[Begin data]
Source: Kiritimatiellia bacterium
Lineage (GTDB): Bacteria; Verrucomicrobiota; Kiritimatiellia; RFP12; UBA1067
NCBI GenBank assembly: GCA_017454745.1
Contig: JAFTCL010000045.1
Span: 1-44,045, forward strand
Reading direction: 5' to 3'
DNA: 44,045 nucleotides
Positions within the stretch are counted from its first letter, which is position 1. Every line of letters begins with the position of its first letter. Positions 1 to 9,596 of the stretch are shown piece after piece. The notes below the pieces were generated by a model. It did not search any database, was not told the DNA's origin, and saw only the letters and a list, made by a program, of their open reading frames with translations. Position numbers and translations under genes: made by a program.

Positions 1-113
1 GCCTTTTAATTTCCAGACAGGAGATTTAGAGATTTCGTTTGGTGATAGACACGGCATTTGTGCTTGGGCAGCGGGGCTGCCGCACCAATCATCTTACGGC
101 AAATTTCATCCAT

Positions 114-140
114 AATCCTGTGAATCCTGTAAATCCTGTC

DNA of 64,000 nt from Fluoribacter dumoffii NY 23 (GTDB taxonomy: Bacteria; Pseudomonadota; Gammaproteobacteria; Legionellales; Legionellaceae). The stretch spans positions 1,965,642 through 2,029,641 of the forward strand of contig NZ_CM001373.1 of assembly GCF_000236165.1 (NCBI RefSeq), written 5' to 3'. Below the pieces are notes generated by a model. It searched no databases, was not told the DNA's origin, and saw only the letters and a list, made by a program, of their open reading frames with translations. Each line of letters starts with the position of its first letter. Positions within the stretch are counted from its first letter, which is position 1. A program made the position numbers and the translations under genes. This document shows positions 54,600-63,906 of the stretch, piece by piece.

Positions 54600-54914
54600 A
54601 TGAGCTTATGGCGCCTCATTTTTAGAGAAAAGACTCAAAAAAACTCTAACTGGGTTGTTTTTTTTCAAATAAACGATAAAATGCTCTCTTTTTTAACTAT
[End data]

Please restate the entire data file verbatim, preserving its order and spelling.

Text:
Source: Kiritimatiellia bacterium
Lineage (GTDB): Bacteria; Verrucomicrobiota; Kiritimatiellia; RFP12; UBA1067
NCBI GenBank assembly: GCA_017454745.1
Contig: JAFTCL010000045.1
Span: 1-44,045, forward strand
Reading direction: 5' to 3'
DNA: 44,045 nucleotides
Positions within the stretch are counted from its first letter, which is position 1. Every line of letters begins with the position of its first letter. Positions 1 to 9,596 of the stretch are shown piece after piece. The notes below the pieces were generated by a model. It did not search any database, was not told the DNA's origin, and saw only the letters and a list, made by a program, of their open reading frames with translations. Position numbers and translations under genes: made by a program.

Positions 1-113
1 GCCTTTTAATTTCCAGACAGGAGATTTAGAGATTTCGTTTGGTGATAGACACGGCATTTGTGCTTGGGCAGCGGGGCTGCCGCACCAATCATCTTACGGC
101 AAATTTCATCCAT

Positions 114-140
114 AATCCTGTGAATCCTGTAAATCCTGTC

DNA of 64,000 nt from Fluoribacter dumoffii NY 23 (GTDB taxonomy: Bacteria; Pseudomonadota; Gammaproteobacteria; Legionellales; Legionellaceae). The stretch spans positions 1,965,642 through 2,029,641 of the forward strand of contig NZ_CM001373.1 of assembly GCF_000236165.1 (NCBI RefSeq), written 5' to 3'. Below the pieces are notes generated by a model. It searched no databases, was not told the DNA's origin, and saw only the letters and a list, made by a program, of their open reading frames with translations. Each line of letters starts with the position of its first letter. Positions within the stretch are counted from its first letter, which is position 1. A program made the position numbers and the translations under genes. This document shows positions 54,600-63,906 of the stretch, piece by piece.

Positions 54600-54914
54600 A
54601 TGAGCTTATGGCGCCTCATTTTTAGAGAAAAGACTCAAAAAAACTCTAACTGGGTTGTTTTTTTTCAAATAAACGATAAAATGCTCTCTTTTTTAACTAT